Review by: Eduardo Zacarias
Publisher: VIZ Media
Author: Mitsuru Adachi
Genre: Graphic Novel (Shonen Sunday)
MSRP: $19.99 US
Rating: T (Teen)
Release Date: Available Now
Fans of manga sports series will find that this one scores big to become another MVP.
I’m a real sucker for anime and manga about sports and even more so when it concerns baseball so Cross Game was a manga series I needed to check out. Interestingly enough, VIZ Media decided to release Cross Game in omnibus form featuring the first three volumes of this manga series making it a beefy edition that not only hits a homerun in the sports department but also tells a touching story about growing up.
Talented manga-ka Mitsuru Adachi weaves a lovely little tale about Ko Kitamura, a fifth grader whose parents own and operate a sporting goods store that Ko himself works making deliveries and constantly trying to get friends and neighbors to buy sporting equipment. As long as he can remember, he has been going to the local batting center/café to hit some dingers but that’s not the only reason he goes there.
You see, Ko has always been friends with Wakaba Tsukishima, the second daughter of four Tsukishima girls who operate the batting center and café. Wakaba and Ko are practically inseparable friends – to the annoyance of Wakaba’s third sister, Aoba – but it is clear that Wakaba wants to be more than just neighborly friends and even envisions a future together as husband and wife. Being the cutest girl in their class, Wakaba is also liked by a big brutish boy by the name of Akaishi and one day – on a baseball field – Ko makes it clear to the bully that Wakaba is just a neighbor.
Of course, this is farthest from the truth and, while we witness this friendship blossom into something else, tragedy changes everything. Ko tries to cope with the loss but just doesn’t know how until he sees Akaishi shedding tears. Instead, Ko decides to throw himself into the game of baseball having often remembered Wakaba’s dream of seeing Ko become a great baseball player. Her sister Aoba even remembers her sister telling her that Ko has the potential of being something special in baseball.
As it turns out, Ko does have a talent for the game. Years of showing up at the batting center has made him a batter worthy of taking notice. Joining his friend, Hayashi, they start playing on a team with Ko accepting the role of pitcher. Surprisingly, Ko finds out that there’s an amazing pitcher out there as well who happens to be a girl. Imagine his shock when he realizes that this girl is Aoba, Wakaba’s sister!
The series often gives us a good glance into Aoba’s life as well so we come to know that this tomboyish girl has a love for baseball. She’s also a sullen girl who does not like Ko for the obvious reason that he has always had all of her sister’s attention. The fact that her family loves the guy (especially their little sister, Momiji) is equally irritating. Even when he comes into her life as well as share their love of baseball, Aoba cannot accept Ko’s presence.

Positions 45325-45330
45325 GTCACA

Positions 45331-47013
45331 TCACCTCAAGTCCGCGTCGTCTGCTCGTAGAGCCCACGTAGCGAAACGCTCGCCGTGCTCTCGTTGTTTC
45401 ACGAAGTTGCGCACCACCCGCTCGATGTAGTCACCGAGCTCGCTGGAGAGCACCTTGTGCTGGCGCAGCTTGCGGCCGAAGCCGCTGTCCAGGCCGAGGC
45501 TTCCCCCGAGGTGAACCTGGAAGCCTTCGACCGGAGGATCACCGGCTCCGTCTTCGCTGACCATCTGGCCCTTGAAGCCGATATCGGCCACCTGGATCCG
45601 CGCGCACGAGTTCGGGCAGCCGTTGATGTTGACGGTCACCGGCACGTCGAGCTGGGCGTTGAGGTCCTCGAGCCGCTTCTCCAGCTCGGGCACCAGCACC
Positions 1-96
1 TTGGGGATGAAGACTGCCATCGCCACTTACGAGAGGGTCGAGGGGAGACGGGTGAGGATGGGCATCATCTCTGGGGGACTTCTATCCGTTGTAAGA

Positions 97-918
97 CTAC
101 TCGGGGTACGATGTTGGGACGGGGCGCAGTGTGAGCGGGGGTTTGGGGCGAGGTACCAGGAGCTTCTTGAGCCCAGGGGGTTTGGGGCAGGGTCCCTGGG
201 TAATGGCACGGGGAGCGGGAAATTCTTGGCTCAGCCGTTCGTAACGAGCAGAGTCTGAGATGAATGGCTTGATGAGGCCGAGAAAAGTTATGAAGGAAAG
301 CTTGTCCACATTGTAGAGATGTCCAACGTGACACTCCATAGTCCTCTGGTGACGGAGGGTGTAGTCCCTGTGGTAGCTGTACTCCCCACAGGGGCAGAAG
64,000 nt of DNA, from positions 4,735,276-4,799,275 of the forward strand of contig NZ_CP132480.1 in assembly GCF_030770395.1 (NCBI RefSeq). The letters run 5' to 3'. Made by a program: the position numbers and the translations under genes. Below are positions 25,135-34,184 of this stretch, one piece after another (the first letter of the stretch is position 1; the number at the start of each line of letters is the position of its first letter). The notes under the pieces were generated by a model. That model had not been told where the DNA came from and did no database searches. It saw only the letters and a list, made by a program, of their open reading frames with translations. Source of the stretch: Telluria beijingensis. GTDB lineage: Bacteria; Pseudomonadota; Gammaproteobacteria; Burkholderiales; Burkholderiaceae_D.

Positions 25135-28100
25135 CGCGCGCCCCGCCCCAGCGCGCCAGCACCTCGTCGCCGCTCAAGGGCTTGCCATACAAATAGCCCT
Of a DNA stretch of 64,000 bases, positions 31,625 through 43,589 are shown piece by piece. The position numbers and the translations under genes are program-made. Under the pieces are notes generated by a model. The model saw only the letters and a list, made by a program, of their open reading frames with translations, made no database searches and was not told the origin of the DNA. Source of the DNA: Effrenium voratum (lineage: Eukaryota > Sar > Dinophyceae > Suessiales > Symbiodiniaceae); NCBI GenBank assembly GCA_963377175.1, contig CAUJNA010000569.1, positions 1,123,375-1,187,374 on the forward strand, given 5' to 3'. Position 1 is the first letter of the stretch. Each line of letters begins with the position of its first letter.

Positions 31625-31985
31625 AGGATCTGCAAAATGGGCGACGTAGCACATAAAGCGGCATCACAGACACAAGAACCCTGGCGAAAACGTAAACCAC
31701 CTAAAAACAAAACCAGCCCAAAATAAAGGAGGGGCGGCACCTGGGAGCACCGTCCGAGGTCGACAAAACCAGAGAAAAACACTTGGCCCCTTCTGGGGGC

Now in her Junior High years, Aoba plays on a team captained by Akaishi who has always had fond memories of Wakaba and remembers her telling him that he should be out in the field playing baseball rather than just watch from the sidelines. Akaishi is the one who truly recognizes Aoba’s talent as a pitcher and overlooks her gender despite the fact that everyone else just sees her as a girl.
Meanwhile, Ko finds himself on a team in his High school years but only as part of the portable team. Ko witnesses how the players on the varsity team are treated in school as teachers overlook everything from tardiness to poor study habits. He also sees the dirty side of school sports that come in the form of the interim principal and Coach Daimon who are trying to make a name for themselves by way of the team and its success this semester.
Looking for new talent to compliment his star cleanup batter – a boy named Yuhei Azuma – the coach looks into the portable team for talent as Ko, Akaishi, Hayashi and Aoba find themselves on the team. Well aware of the Coach’s intentions, Ko and his friends will show them that there’s more to them than meets the eye. With a lot at stake, Ko will give it his all while Aoba manages to surprise everyone with her pitching. Where they will stand on the team is yet to be seen but things heat up to make room for the next volume.
This omnibus edition of Volume 1 of Cross Game is a wonderfully surprising, moving and whimsical look at baseball and all the things that go with a coming-of-age story like this one. Adachi gives us a wonderfully written story with more than decent art but with a lot of heart so you will find yourself loving every page of this thick edition. If you love baseball or just a good manga series, put Cross Game on your Must Have list.
MANGA REVIEW BREAKDOWN
Ko and Wakaba have been inseparable childhood friends until a tragedy makes Ko take solace in the game of baseball he enjoyed playing with friends. Ko finds himself showing his true potential in the sport as Wakaba’s sister, Aoba, proves that she has not only has a talent for the game but also a great dislike for Ko. As we watch them both grow into High school students, baseball becomes an even bigger part of their lives.
The art is serviceable and despite a few character issues you will find a lot to love about the art … especially the backgrounds and the baseball action.
The Volume 1 Omnibus of Cross Game joins the ranks of some of the best baseball-themed manga already available by telling a story that’s not only engrossing but endearing as well. A very few select number of sports manga really makes you fall in love with the sport but this one manages to do that and more in this big edition you will like even if baseball isn’t your game.
Review copy provided by VIZ Media